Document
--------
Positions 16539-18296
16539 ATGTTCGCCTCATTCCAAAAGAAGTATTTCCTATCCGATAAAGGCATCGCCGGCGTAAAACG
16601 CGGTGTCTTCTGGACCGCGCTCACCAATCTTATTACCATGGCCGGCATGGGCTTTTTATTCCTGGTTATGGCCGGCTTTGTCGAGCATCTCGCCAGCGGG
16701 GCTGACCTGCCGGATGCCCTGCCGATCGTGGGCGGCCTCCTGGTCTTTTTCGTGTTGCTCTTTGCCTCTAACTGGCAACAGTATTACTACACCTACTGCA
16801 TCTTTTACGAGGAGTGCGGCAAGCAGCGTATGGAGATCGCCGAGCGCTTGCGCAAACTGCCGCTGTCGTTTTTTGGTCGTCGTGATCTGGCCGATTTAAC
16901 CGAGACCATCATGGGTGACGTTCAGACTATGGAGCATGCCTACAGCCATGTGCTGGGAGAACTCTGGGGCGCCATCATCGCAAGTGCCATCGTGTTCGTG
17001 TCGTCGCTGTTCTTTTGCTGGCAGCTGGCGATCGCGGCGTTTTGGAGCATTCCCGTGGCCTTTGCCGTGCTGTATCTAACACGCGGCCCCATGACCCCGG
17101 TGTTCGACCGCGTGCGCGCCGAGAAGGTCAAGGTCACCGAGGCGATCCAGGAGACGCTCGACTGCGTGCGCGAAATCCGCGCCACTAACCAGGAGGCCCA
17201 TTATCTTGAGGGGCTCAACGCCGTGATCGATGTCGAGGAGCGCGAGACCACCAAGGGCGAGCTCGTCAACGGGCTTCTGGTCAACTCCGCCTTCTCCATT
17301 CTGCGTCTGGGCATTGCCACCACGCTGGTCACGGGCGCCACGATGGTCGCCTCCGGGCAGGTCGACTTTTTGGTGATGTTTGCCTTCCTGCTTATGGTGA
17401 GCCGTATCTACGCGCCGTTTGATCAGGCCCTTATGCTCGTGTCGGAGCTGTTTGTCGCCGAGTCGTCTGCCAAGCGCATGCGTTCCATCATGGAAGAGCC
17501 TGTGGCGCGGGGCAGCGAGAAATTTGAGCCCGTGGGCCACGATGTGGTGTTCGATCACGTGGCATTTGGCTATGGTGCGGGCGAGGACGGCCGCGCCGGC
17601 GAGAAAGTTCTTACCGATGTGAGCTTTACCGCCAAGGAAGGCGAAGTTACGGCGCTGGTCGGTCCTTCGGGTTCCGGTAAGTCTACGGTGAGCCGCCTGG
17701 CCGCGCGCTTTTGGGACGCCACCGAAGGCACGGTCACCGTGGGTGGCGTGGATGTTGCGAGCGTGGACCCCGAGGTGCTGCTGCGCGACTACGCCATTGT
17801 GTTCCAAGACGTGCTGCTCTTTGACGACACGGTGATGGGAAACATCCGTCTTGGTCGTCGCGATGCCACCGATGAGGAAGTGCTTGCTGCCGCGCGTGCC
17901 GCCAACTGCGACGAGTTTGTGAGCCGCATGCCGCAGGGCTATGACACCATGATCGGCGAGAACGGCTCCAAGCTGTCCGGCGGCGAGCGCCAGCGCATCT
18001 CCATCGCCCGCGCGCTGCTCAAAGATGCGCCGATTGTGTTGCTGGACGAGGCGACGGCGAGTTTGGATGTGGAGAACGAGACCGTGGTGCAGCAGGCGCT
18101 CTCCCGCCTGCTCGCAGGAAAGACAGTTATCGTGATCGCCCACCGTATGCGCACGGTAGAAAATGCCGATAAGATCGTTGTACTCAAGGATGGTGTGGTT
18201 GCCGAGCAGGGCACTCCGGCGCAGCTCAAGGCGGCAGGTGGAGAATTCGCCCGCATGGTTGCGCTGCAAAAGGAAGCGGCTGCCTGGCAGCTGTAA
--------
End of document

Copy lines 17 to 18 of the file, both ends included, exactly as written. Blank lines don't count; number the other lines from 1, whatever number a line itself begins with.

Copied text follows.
18001 CCATCGCCCGCGCGCTGCTCAAAGATGCGCCGATTGTGTTGCTGGACGAGGCGACGGCGAGTTTGGATGTGGAGAACGAGACCGTGGTGCAGCAGGCGCT
18101 CTCCCGCCTGCTCGCAGGAAAGACAGTTATCGTGATCGCCCACCGTATGCGCACGGTAGAAAATGCCGATAAGATCGTTGTACTCAAGGATGGTGTGGTT